They changed the schedule just a couple days before the event, and instead of having the first day have one game, and then two games on the second day, they made it two games on the first day, with one game a day thereafter. I won the morning round pretty easily, in the evening, I wasn’t thinking that clearly, and I lost rather badly to 13-year old Sai Krishna. He has the FM title thanks to an Under-12 championship title. In the middlegame, I failed to find a productive plan, while the standard King’s Indian attack on the kingside was all he needed.

Here was the position after 18…Bf8:


I played 19.Nf2?, which was a misguided attempt to hold back ..g5-g4. I saw the two better options for White there, 19.Rc6!? (which might lead to an exchange sacrifice on the c6 square), or 19.Qc2!, which threatens to invade with 20.Nc7 Rb8 21.Ne6. After 19.Nf2? though, I immediately ceded the initiative, and after 19…a6 20.Na3 h5 21.Nc4 a5! 22.Be1 Bd7 23.a4 Rg7, I was already on the defensive. Black’s attack later proved to be too strong to stop and Sai Krishna had a GM scalp.

That loss sent me way down the ranking list, and I played another much lower-rated player in round 3. That game was pretty easy for me, so I had 2 points after 3 games.

In the fourth round, I had the white pieces against FM Ashwani Tiwari. He used to be above 2300 FIDE in the late 1990s and 2000, but then has dropped dramatically since then. The game was a Dutch Defense, which was a complete surprise to me (I was expecting 1…Nf6). Without my knowledge, we were following a rapid game between Carlsen and Radjabov from 2007, before I deviated first. The surprise had its value, as he was not at all comfortable in the position. He spent 52 minutes or so on two moves in the middlegame, but didn’t come up with a good plan at all, and promptly shed a pawn. He tried for some compensation, but the resulting Q+P endgame was a pretty simple win.

Here was the position after 30.Qxh4:


Black played 30…Qd1+ 31.Ka2 Qxc2, and now I needed to find a way to bring my queen back to the center (preferably a square like d4 or d5), from where I cover the c4-square and protect my passed pawns. I played 32.Qh8+ Kc7 33.Qe5+ Kc8 34.Qe6+ Kc7, when I could safely play 35.f4. Black wasn’t able to stop the f-pawn from queening, and let his flag fall after 35…b5 36.f5 c5 37.Qe5+ Kb6 38.Qd6+ Kb7 39.Qd5+ Kc7 40.f6 c4 41.f7.

So I’m now sitting on 3.0/4, along with a whole host of other players. There were a number of upsets in the third round (and actually, in the second round when I lost, the 2670 FIDE-rated top seed lost as well), so there are only a few people on a perfect score. My roommate, Magesh Chandran is sitting on 3.5 points.

My Passage to India

I arrived in Delhi this morning (Wed, January 7th) with a little bit of excitement. The first two legs of my journey went pretty smoothly, as Emirates Airlines lived up to its reputation in terms of service along the SFO – Dubai and Dubai – Delhi legs. The food was good, as evidenced by the masala dosa they provided for breakfast (and there was more of it than I usually see in airline meals)! The seats are also a bit unlike other airlines’, in that when you push the seat back, the seat bottom moves forward too, so that it makes more of a natural reclining chair.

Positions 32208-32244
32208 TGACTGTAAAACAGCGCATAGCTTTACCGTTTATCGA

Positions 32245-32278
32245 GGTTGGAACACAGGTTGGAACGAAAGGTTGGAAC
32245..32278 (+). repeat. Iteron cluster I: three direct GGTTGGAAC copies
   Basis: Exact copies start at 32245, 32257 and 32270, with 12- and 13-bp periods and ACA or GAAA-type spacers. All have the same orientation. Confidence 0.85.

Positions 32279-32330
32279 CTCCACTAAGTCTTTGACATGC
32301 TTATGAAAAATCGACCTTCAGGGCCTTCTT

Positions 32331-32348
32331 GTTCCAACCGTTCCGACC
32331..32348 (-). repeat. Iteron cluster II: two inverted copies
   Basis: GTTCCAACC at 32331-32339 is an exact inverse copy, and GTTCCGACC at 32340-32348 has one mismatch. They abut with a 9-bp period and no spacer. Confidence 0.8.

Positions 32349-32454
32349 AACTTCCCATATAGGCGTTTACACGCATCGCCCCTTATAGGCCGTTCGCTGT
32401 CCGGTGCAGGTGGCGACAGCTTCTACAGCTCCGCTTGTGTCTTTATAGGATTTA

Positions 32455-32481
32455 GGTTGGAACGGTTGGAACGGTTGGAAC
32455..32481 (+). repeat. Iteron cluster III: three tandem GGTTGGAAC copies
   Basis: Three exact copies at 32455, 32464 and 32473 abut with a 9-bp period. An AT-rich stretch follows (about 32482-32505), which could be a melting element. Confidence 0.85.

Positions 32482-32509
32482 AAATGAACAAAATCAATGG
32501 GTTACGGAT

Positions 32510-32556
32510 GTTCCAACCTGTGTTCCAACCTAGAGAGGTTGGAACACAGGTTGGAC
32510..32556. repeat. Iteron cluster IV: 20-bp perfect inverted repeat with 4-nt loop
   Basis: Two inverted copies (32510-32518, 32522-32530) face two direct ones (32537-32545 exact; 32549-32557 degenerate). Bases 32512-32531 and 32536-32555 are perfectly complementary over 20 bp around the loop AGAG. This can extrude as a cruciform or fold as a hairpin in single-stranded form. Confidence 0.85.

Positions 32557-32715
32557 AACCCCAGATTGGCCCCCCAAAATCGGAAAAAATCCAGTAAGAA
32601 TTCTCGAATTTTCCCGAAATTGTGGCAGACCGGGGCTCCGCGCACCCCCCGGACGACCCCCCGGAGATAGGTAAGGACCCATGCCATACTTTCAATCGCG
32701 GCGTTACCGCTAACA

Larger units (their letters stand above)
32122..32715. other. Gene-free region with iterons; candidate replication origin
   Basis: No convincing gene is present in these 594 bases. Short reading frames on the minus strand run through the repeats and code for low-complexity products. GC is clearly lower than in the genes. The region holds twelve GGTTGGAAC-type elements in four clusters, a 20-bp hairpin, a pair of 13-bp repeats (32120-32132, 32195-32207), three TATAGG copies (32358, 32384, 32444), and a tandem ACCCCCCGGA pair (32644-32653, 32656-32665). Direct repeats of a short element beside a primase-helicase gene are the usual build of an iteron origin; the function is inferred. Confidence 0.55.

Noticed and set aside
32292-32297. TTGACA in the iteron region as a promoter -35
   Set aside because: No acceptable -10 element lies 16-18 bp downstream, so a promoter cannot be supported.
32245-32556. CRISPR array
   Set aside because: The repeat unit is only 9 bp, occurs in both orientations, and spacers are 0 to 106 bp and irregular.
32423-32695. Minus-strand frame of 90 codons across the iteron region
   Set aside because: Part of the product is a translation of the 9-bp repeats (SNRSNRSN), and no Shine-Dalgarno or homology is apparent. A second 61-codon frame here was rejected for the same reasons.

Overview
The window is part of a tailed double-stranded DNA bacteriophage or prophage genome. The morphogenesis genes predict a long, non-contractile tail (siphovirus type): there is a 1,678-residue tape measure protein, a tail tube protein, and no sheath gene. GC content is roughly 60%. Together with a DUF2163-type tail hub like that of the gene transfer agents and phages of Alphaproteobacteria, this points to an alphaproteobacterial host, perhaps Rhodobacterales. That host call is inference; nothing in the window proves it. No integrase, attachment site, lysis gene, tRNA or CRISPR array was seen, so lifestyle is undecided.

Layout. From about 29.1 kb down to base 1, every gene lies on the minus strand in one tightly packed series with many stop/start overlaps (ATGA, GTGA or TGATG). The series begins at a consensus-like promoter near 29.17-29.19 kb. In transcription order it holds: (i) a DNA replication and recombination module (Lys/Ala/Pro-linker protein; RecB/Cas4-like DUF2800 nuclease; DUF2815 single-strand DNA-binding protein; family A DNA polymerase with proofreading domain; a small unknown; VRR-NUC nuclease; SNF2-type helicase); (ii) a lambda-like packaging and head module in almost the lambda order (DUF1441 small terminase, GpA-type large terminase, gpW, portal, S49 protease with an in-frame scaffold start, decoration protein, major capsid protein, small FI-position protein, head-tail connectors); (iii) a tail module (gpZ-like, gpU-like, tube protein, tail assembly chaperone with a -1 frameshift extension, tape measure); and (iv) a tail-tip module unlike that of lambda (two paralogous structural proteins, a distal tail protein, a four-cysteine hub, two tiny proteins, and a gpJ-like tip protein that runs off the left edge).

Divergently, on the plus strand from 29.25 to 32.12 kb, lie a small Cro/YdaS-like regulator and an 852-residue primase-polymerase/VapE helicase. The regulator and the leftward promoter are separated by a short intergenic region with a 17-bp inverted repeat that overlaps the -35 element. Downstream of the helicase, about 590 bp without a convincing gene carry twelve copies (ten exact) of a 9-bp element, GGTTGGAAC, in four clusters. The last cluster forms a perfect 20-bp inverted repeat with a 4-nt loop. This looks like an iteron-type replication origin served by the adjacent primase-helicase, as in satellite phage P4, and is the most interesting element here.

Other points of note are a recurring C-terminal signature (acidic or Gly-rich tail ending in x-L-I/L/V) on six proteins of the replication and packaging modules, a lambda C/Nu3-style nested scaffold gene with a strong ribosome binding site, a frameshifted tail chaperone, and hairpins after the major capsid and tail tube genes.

I had about 8 hours to kill in the Dubai airport, but it wasn’t actually too hard to pass the time. Because of the layover, the airline provided a free meal in the Emirates buffet restaurant. I wasn’t too surprised to see a Starbucks and Burger King in the very clean and modern airport, but I was a bit surprised to see Baskin Robbin’s, Dunkin’ Donuts, and Cinnabon as well. While waiting, I finished reading A Passage to India, by E.M. Forster, given to me by Jesse before I left. It was a pretty good book overall – some moments where it gets a bit heavy-handed or the dialogue is more stilted than it probably ought to be, but it doesn’t detract much from the overall effort. I’ve still got Aravind Adiga’s Booker Prize winning The White Tiger and the Library of America’s collection of Raymond Chandler’s Stories and Early Novels. After my loss to Friedel in round 6 of the Berkeley Masters tournament, I read Chandler’s Trouble is My Business in the evenings, so I decided to finish up with the rest of his short stories and also finish some of his novels.

I got to my hotel in Delhi a bit before noon today. I had lunch at Saravana Bhavan, a chain of South Indian style restaurants that has a branch in the Bay Area. The food was pretty reasonable, although the utthapam was miniscule for the price. I had to order a second dish after seeing it. My company though, was rather amusing – thanks to the organizer Bharat Singh showing up at my hotel, he took me to lunch with GMs Krishnan Sasikiran, Koneru Humpy, Chanda Sandipan, Neelotpal Das, and IM Ravi Lanka. These players don’t all live in Delhi, but thanks to the Indian system of salaried jobs for chessplayers from big-name companies, they all were in Delhi for a company outing with their sponsor, ONGC. After lunch, we congregated outside for a bit, where to our surprise, we were joined by GMs Elizbar Ubilava (Anand’s former second) and Abhijeet Gupta (the current World Junior Champion, and winner of the 2008 Parsvnath Open with a massive 9.0/10). They had eaten there as well (but on the first floor, so we missed them) after doing some preparation for Corus. The restaurant certainly doesn’t get that strong a chess clientele in Sunnyvale …

January 2009 FIDE Ratings


Here are the rating changes of the current members of GM House:

GM Vinay Bhat: 2495 (-2 from 2497 in Oct 2008)

GM Josh Friedel: 2511 (+14 from 2498 in Oct 2008)

GM Jesse Kraai: 2506 (+4 from 2502 in Oct 2008)

IM Irina Krush: 2457 (+5 from 2452 in Oct 2008)

IM David Pruess: 2422 (no change since Oct 2008; no FIDE rated games)

We generally started working together more starting in December, so the fruits of those labors will show up in the next rating list (April 2009). At the Berkeley event, Irina was the only one to gain any points I believe.